Budget barbs launched

Published 1:02 am Sunday, June 19, 2011

The Washington Daily News asked Harry Meredith whether it’s his contention the Beaufort County Sheriff’s Office is being targeted through a political campaign by county Commissioner Hood Richardson.

Meredith is Beaufort County Sheriff Alan Jordan’s chief deputy.

Harry Meredith, Beaufort County’s chief deputy, watches the proceedings during a recent county commissioners meeting in Washington. (WDN Photo/Betty Mitchell Gray)

Jordan is a Democrat.

Richardson is a Republican.

In response to the question, Meredith answered, “Sure. Hood Richardson always does. He’ll do anything he can – he’ll say anything, whether its true or not – to discredit the sheriff or hurt this office just for political gain.”

He added, “I think even though the sheriff is of a different party, he is part of county government.”

For his part, Richardson doesn’t deny there could be political gain in scrutinizing spending by the sheriff’s office.

“I’m a public official, I can do that. I can criticize,” he said, adding it’s part of his job to find savings in the county budget.

“This is one of the problems that they have: they feel like they can’t be criticized at all,” he said of the sheriff’s office.
These comments follow a series of budget “workshops” held by the Beaufort County commissioners this month.

In one of those workshops – actually special or reconvened meetings to ponder the spending plan for fiscal year 2011-2012 – Meredith and Richardson engaged in debate about the sheriff’s budget, which is built largely on county funding approved by the commissioners.

In a Friday interview, Richardson said his primary point now – a point he may broach during Monday’s commissioners meeting – is to explore whether more sheriff’s cars should be marked, as opposed to unmarked.

The marked-versus-unmarked discussion relates to Richardson’s view that the sheriff’s office shouldn’t be doing so many traffic stops.

Richardson also asserts he’s pushing the sheriff and his personnel to go after more “big-fish” drug dealers.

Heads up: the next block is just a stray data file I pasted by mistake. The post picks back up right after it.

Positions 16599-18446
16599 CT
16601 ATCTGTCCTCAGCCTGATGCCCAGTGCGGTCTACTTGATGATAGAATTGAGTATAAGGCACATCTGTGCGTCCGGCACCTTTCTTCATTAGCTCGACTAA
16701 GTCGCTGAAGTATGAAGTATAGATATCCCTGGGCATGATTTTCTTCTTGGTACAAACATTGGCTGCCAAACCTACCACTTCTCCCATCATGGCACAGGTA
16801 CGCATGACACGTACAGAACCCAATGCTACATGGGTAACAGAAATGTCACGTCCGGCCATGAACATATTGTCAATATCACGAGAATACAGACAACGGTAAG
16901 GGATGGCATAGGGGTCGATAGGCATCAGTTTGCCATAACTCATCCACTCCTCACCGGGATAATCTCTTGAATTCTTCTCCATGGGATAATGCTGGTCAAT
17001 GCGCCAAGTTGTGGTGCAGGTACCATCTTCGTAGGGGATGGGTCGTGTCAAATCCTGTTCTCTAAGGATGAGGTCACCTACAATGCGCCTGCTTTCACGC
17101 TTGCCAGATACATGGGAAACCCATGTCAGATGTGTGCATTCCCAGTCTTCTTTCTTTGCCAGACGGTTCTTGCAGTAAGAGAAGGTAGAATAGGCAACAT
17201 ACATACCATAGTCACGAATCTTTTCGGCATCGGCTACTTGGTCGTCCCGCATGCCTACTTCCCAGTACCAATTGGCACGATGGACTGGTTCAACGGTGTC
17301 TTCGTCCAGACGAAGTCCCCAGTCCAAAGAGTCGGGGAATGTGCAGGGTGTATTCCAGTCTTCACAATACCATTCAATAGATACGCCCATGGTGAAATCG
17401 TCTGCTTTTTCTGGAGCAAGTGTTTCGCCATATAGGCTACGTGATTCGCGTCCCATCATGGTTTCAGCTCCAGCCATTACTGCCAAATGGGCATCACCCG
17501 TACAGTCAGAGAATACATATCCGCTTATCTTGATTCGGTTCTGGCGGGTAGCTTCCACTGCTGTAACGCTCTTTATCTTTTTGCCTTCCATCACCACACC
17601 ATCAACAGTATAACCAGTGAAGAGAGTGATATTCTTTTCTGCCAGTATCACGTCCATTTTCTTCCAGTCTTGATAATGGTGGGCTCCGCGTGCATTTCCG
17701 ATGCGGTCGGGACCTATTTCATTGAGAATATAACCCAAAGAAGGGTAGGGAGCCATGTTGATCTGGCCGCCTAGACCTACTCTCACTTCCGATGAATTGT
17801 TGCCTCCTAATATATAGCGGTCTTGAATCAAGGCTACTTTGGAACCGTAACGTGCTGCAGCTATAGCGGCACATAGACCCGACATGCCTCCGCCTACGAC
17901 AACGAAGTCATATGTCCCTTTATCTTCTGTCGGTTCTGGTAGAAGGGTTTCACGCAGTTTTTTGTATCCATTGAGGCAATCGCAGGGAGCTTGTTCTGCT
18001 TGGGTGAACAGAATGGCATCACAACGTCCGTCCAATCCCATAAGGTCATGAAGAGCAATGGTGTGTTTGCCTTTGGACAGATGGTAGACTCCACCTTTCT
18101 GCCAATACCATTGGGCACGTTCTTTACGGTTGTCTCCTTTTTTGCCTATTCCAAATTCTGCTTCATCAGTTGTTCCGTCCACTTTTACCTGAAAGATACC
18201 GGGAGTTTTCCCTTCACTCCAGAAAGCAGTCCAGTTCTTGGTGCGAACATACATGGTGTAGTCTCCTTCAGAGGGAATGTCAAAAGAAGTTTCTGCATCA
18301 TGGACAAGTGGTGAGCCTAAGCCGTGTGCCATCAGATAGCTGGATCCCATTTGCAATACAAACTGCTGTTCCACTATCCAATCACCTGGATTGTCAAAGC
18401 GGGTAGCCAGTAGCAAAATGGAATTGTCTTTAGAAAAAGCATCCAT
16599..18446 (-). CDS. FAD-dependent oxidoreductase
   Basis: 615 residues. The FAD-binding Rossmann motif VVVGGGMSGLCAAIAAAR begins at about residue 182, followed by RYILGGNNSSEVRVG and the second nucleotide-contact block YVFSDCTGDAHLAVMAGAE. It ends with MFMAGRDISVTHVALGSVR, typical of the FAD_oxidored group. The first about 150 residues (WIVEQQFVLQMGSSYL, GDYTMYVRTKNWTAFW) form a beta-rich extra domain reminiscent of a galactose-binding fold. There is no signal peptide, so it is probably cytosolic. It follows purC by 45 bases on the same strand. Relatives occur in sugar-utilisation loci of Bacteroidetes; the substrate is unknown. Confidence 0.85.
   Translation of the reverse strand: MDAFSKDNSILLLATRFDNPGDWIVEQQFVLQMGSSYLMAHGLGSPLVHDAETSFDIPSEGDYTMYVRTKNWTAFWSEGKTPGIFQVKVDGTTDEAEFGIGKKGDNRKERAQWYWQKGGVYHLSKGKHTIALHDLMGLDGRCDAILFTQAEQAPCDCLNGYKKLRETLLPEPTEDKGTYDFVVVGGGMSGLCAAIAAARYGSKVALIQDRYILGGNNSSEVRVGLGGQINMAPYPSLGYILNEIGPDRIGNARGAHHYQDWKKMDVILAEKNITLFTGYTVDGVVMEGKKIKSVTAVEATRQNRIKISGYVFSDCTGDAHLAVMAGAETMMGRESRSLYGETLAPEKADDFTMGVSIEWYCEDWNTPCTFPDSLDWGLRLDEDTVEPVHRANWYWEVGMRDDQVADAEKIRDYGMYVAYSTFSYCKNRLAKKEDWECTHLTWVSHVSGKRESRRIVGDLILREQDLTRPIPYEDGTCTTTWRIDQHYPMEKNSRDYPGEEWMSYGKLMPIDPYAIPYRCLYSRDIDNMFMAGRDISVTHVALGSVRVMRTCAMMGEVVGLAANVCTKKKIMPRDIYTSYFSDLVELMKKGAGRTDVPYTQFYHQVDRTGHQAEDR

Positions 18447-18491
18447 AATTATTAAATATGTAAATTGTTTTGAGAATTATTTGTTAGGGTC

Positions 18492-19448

“Yeah, there’s a political benefit,” he said. “There’s a political benefit to anybody who stands up against drug dealing and thievery.”

To Meredith, the problem with Richardson’s queries isn’t a political one, it’s a struggle over who’s going to manage the sheriff’s office – Jordan, who was elected to do the job, or Richardson, who wasn’t.

Meredith mentioned the limited voting method, under which a county voter can mark a ballot for one commissioner candidate, though several may be on the ballot.

The use of limited voting in Beaufort County has been credited with resulting in the election of black Democratic candidates and white Republican candidates.

“Again, he’s not the sheriff,” Meredith said of Richardson. “If he wants to be the sheriff he needs to run, come out from behind that shield that he hides behind in limited voting and run if he wants to run something. He wants to run everything, and he is not going to run the sheriff’s office.”

These broadsides could have implications beyond the commissioners’ budget talks, which will end soon.

Richardson acknowledged that in referencing two former deputies who were feeding the commissioner information, Meredith likely was talking about Donald Dixon and Tony Keech.

Dixon is a Republican and former sheriff candidate who lost to Jordan in last year’s general election. Keech is a Republican and former sheriff’s deputy who enjoyed a favorable outcome in a legal dispute with the sheriff’s office.

In an interview on Saturday, Dixon said he has talked with Richardson about the sheriff’s office budget.

And he wouldn’t rule out running again.

“I’m keeping that option open, of course,” he said.

Keech was also interviewed and, like Dixon, he voiced the belief there is room for cuts in the county’s law enforcement budget.

“The sheriff’s office has fat in it that needs to be cut,” said Keech, who didn’t elaborate.

Asked whether the funding reductions proposed by some commissioners would harm public safety in the county, Meredith said, “No. It’s not going to affect the way we do the job day to day. We try to make them aware of the items that we need so we can do a good job for people here. We understand there’s a big picture outside of our office.”

Meredith said he has tried to develop or maintain a working relationship with Richardson for 12 years and that he thought that endeavor had succeeded.

“I don’t think that he should actively try to hurt anybody or say anything that’s not true,” he said. “It’s disappointing.”

Both parties acknowledge these disputes could one day play out at the ballot box, but that showdown would happen in the next sheriff election several years out, if it came at al